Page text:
A Tale of Two Homes

Max and Lynn Chennault have filled their Dallas abode and their Santa Fe adobe with art


Deep in the Heart of Dallas

When native Texans Max and Lynn Chennault were first married, they didn’t realize they shared a passion for western art. But in 1969, while Max was serving a stint in the Air Force in Great Falls, MT, the couple soon found they relished spending their spare time trawling art galleries and museums. Both were initially drawn to wildlife art. The Chennaults’ first art purchase, Montana Grizzly by Asa (Ace) Powell, depicts a bear above the timberline. Max recalls paying about $225 for the piece. Today the painting hangs in Max’s study in their Dallas-area home. The couple, who recently retired—he is dentist and she is a former executive—also own a second home in Santa Fe, NM.

Each house sports a different personality and ambiance, one more traditional and the other more whimsical. Lynn jokingly refers to her Texas abode as “an Englishman came to Texas.” The residence evokes a formal ambiance and includes 18th-century antiques, Queen Anne chairs upholstered in blue velvet, and a 1730 Thistle grandfather clock. Oriental rugs blanket the oak hardwood floors.
Such traditional furnishings coexist peacefully alongside paintings and sculptures by prominent contemporary western artists such as G. Harvey, Francis Livingston, James Boren, Jason Rich, and Louisa McElwain, pieces the couple has amassed during the course of their 40-year marriage.

The Chennaults say they usually agree on art purchases. Max adds, “We don’t buy impulsively. We try to have a reason for what we buy.” For their Dallas home they often purchase art on regular fall trips to Jackson, WY, where they stop in at West Lives On Gallery, Legacy Gallery, and Mountain Trials Gallery. The couple’s newest painting, purchased last September at Mountain Trails, is Lone Mountain Teepee by Tom Gilleon. It currently hangs in a place of honor in their living/music room area, which is also home to an antique piano. “We have admired Gilleon’s work for several years,” Lynn says. “Many artists have painted teepees, but his have a luminescence that is so unique. Lone Mountain in Montana is a place we have been several times, and the painting spoke to us.”

Down Home in Santa Fe

Step inside the Chennaults’ home in Santa Fe and immediately be greeted with a palette of playful colors and art pieces. The couple built their second home in the Land of Enchantment in 1992. That same year they purchased Church At Lamy by Irby Brown, which now takes center stage in their dining area. The Chennaults went on to buy a series of Brown’s church paintings that grace the walls throughout their friendly adobe. “I loved the colors they represent and the familiar landscape around Santa Fe that they portray,” Lynn says of the paintings. Max recalls being attracted to Church At Lamy because of the historical reference—the church was named after the legendary Catholic archbishop who built the St. Francis Cathedral in Santa Fe.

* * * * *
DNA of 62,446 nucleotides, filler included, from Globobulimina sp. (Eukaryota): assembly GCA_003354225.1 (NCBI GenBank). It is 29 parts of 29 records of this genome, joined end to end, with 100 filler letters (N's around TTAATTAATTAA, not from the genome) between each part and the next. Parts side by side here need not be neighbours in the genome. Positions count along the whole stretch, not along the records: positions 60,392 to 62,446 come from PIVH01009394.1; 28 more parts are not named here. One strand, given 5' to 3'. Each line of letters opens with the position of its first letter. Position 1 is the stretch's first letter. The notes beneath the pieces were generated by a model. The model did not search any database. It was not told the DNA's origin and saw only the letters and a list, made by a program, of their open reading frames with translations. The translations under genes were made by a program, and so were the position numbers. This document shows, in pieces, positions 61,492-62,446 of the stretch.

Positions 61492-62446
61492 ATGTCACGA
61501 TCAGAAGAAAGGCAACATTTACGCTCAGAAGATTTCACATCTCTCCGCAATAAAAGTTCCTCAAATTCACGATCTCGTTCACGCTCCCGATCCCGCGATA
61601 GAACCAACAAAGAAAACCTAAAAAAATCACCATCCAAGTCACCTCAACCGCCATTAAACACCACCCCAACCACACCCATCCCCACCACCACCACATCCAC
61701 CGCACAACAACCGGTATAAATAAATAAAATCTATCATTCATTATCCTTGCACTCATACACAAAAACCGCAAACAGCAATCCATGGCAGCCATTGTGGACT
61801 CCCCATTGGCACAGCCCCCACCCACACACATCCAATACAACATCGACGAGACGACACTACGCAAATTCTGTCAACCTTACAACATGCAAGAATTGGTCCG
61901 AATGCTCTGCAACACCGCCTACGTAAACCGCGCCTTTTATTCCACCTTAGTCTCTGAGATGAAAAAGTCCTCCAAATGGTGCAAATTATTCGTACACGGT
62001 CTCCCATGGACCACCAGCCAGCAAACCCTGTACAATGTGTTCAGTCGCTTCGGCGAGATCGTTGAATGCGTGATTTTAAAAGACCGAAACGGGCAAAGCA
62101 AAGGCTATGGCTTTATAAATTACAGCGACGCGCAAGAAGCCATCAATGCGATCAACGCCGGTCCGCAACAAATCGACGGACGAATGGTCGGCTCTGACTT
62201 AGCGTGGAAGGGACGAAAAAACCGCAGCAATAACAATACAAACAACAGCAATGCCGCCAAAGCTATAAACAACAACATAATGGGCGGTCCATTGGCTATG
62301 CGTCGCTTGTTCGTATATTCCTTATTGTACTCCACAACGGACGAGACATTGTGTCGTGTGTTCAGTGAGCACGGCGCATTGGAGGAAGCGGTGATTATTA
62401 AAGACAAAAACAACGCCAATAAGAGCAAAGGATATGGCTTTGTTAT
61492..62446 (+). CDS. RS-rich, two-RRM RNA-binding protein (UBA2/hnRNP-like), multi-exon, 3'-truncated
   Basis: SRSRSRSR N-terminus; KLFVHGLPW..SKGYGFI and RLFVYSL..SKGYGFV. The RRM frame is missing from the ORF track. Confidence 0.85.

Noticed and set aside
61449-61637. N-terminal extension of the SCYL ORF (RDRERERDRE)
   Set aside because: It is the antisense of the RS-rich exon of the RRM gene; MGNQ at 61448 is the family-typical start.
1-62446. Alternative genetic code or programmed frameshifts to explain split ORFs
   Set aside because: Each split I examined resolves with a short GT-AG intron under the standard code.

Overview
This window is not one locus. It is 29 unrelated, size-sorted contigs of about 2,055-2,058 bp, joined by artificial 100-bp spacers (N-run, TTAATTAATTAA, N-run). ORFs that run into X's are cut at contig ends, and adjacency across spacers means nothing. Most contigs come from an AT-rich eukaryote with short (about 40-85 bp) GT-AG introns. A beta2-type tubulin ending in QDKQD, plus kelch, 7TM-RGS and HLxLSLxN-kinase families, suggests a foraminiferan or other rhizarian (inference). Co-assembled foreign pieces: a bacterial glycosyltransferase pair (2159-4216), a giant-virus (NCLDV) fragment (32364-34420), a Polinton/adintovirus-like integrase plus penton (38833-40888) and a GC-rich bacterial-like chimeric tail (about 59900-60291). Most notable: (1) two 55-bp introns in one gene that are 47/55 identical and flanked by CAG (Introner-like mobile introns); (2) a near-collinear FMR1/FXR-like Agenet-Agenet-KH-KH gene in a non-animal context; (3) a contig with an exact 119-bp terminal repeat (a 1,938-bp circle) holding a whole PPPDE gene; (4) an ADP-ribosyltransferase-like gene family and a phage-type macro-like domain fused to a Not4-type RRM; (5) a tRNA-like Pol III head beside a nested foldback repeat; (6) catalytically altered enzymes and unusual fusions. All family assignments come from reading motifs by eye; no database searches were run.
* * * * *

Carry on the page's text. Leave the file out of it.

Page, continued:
The Chennaults’ Santa Fe home mixes antique crockery and hand-crafted furniture with paintings by Grant MacDonald, John Moyers, Kim Wiggins, Dix Baines, and Dan Lomahaftewa. Saltillo tile floors as well as nooks and crannies sprinkled with folk and Spanish Colonial artworks enhance the rustic, southwestern feel. “Our taste for art has changed over the years. We started out collecting very realistic art—wildlife, western, and landscape art,” Lynn says. “We have added more impressionistic art, and we have also expanded into sculpture, textiles, pottery, and folk art.” The Chennaults visit their Santa Fe home almost every month and are regular presences at Altermann Galleries, Manitou Galleries, Wadle Galleries, and McLarry Fine Art.

While their taste has expanded and may be eclectic, the Chennaults do have several guidelines they follow: They usually purchase art by living artists (although some have passed away over the years), and they collect what they like and don’t worry about buying for investment purposes. Both agree: “We appreciate both the talent and seeing the world through the eyes of the artists. Art has enriched our lives.”

Bonnie Ganglehoff, is senior editor for Southwest Art.

Originally appeared in Southwest Art - March 2008

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